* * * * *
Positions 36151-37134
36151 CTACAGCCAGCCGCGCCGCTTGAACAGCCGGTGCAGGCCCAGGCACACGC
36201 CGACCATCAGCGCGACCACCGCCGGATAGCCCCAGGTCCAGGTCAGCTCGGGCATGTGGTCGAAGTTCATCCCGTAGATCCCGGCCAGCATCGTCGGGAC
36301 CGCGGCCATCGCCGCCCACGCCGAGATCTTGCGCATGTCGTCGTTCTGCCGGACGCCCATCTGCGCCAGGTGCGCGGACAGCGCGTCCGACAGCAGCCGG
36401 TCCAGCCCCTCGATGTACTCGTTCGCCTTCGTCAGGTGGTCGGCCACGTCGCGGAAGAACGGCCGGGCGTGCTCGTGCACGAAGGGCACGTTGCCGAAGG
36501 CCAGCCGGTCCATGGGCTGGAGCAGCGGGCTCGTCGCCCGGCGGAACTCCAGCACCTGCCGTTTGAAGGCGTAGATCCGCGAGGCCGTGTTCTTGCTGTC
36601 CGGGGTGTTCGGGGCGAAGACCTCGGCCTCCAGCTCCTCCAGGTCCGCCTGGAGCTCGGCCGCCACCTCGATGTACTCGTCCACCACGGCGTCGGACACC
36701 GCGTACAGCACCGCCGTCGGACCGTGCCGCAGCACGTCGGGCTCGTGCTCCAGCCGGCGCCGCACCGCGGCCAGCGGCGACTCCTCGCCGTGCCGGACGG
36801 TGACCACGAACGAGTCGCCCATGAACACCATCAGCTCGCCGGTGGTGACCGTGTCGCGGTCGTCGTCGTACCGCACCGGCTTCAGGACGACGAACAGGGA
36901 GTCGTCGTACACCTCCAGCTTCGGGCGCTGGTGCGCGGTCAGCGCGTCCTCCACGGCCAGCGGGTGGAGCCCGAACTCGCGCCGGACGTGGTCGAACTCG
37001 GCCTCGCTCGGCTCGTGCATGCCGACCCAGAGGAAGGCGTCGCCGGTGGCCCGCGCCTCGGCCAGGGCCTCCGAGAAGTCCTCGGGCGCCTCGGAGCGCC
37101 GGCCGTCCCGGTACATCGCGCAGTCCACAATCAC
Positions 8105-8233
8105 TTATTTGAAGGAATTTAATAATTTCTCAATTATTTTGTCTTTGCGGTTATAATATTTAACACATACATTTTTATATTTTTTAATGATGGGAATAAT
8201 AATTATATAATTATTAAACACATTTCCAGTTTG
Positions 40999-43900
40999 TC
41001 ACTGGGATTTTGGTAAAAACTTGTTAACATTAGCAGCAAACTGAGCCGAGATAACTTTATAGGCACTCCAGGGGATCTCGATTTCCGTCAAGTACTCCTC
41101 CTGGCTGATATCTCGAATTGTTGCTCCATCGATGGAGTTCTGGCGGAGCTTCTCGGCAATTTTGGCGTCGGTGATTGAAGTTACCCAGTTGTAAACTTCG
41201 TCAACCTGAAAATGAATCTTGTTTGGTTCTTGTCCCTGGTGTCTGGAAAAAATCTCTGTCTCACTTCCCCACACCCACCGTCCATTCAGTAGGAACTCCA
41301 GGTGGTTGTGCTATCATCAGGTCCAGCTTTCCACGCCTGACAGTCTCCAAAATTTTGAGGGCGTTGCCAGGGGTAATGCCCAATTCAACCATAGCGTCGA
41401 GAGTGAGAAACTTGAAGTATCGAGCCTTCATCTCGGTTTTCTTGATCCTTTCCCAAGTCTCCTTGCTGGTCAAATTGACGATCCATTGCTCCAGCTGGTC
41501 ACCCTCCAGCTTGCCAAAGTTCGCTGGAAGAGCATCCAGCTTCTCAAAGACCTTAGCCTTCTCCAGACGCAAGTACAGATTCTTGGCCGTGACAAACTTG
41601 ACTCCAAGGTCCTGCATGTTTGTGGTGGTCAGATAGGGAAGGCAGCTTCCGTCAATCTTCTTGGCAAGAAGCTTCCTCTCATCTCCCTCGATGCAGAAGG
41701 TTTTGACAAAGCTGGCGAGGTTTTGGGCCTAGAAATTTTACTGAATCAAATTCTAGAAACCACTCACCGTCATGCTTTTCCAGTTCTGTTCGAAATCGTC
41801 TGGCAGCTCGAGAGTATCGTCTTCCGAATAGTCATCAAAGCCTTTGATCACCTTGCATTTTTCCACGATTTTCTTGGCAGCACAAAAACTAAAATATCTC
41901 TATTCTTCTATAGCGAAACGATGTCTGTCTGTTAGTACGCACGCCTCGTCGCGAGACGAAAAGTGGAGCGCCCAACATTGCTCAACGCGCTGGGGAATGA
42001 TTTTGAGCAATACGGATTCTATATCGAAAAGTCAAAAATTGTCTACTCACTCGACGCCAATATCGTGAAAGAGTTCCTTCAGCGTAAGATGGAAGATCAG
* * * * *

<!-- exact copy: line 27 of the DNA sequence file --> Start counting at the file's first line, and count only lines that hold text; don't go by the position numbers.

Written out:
41901 TATTCTTCTATAGCGAAACGATGTCTGTCTGTTAGTACGCACGCCTCGTCGCGAGACGAAAAGTGGAGCGCCCAACATTGCTCAACGCGCTGGGGAATGA